Charlottesville police have reportedly issued warrants for the arrest of Christopher Cantwell, a white supremacist prominently featured in a Vice News documentary.
Cantwell is wanted for his involvement in the white supremacist rally in Charlottesville, Virginia last weekend, where a counter-protester was killed when a man affiliated with white nationalists allegedly drove his car through a crowd.
The warrants are for illegal use of gases and injury by caustic agent or explosive, the Boston Globe reported.
Charlottesville police did not immediately respond to TPM’s request for confirmation.
Cantwell posted a tearful video on YouTube earlier this week after apparently learning there were warrants out for his arrest.
“I don’t want to. I don’t think I should. I honestly think that I have been law-abiding,” Cantwell said in the video, outlining the work his group did to gain a permit to assemble for the “Unite the Right” rally last weekend.
The group claims they gathered to protest the removal of a Robert E. Lee statue in Charlottesville.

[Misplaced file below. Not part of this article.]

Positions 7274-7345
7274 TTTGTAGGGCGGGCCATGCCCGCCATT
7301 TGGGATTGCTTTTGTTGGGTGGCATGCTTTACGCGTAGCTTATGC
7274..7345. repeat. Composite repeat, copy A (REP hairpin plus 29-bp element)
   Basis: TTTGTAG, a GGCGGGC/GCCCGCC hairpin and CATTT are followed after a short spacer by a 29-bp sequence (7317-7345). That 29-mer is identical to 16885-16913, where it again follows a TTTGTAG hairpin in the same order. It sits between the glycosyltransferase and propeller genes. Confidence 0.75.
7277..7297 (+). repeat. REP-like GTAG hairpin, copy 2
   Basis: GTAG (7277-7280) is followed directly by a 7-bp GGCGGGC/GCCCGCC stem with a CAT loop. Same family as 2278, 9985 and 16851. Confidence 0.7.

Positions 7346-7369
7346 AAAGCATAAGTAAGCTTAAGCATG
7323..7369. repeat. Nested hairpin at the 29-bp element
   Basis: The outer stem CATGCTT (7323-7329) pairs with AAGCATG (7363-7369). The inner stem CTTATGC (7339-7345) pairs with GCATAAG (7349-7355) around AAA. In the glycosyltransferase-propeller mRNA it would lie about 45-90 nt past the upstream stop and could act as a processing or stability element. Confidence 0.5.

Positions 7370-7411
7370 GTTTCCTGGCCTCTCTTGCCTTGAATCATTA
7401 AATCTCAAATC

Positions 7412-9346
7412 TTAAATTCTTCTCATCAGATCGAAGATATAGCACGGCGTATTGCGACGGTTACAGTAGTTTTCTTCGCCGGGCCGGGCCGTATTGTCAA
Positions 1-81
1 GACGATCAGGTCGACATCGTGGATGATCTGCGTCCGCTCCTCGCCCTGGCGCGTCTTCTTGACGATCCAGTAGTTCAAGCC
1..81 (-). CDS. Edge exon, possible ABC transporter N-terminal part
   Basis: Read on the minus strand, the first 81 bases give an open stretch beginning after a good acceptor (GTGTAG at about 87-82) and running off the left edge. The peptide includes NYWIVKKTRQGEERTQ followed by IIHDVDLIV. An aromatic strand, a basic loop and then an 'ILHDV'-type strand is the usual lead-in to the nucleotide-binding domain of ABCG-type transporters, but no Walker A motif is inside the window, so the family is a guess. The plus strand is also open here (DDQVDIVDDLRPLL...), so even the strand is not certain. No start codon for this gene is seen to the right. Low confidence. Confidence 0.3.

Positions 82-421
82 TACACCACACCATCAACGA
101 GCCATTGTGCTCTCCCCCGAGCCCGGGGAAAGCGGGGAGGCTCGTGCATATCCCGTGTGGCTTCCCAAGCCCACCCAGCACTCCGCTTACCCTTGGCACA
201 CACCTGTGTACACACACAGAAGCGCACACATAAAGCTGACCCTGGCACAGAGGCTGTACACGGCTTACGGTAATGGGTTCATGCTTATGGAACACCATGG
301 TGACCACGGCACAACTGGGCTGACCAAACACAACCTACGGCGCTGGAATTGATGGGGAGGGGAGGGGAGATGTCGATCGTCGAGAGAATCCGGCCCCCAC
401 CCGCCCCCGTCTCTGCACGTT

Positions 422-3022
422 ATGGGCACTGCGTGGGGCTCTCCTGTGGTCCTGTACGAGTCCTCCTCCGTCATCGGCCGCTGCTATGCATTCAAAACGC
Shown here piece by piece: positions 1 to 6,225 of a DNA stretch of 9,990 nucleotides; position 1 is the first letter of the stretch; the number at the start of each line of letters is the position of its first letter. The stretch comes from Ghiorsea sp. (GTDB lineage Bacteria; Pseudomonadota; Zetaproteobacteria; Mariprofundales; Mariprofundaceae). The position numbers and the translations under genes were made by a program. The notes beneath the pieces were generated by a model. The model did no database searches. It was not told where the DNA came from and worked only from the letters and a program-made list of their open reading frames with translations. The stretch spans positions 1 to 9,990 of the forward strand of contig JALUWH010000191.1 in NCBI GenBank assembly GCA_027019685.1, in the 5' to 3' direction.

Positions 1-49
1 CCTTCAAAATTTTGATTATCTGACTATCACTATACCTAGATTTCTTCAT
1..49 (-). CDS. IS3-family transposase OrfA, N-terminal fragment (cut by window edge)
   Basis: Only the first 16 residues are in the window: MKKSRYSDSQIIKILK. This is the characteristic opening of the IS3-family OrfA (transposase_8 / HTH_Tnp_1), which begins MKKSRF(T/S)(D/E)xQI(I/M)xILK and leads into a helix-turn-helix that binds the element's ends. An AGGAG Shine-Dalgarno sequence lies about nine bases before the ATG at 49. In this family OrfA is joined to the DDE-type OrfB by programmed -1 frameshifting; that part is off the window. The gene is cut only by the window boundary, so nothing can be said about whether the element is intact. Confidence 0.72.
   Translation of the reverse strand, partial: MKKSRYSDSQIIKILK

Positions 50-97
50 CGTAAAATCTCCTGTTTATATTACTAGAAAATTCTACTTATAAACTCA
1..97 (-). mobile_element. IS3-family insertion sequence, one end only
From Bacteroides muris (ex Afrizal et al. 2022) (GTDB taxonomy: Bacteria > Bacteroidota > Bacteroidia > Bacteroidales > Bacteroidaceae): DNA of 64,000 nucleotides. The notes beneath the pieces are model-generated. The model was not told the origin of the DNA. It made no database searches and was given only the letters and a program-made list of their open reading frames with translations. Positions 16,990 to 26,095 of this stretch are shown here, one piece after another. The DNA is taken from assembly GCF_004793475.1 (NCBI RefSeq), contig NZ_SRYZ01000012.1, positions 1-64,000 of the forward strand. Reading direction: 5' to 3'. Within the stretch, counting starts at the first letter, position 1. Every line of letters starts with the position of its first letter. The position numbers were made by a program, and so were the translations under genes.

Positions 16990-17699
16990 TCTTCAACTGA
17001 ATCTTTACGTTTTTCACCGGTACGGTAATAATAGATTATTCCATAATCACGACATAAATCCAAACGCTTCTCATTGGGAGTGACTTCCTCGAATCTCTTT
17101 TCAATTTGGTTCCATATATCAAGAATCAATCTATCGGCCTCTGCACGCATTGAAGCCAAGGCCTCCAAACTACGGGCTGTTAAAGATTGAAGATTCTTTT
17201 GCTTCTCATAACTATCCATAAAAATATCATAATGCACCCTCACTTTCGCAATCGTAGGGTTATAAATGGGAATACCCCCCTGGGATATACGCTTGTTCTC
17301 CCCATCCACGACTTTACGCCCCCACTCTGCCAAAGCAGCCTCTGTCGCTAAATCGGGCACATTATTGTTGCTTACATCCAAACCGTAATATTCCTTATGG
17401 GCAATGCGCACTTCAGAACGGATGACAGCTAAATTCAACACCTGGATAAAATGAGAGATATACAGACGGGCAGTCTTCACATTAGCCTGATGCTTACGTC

Another group that’s attempting to assemble in Boston this weekend — that claims they’re not affiliated with the “Unite the Right” group, despite advertising similar supporters and speakers — was given a permit to assemble this weekend.
The city set restrictions on the kind of activity that can occur, AP reported. No backpacks will be allowed or anything that resembles a weapon.
The city is allowing the Boston Free Speech group to assemble for two hours, from 12 p.m. to 2 p.m., and will only let 100 people into the gathering, though some supporters think as many as 1,000 could show up.
According to Cantwell, the FBI reached out to him to aide in efforts to keep the Boston rally from becoming violent like the one in Charlottesville, the AP reported. He said he would help, but said he did not know the organizers of the free speech protest.
In the Vice documentary, Cantwell explains his white nationalist views and his hatred for Jewish people. He said he thinks “a lot more people are gonna die before we’re done here,” responding to reports of the death of Charlottesville counter-protester Heather Heyer allegedly at the hands of a man who claimed to be an ally of white supremacists.
He told the AP he wouldn’t attend the Boston rally because he wouldn’t be able to carry a gun.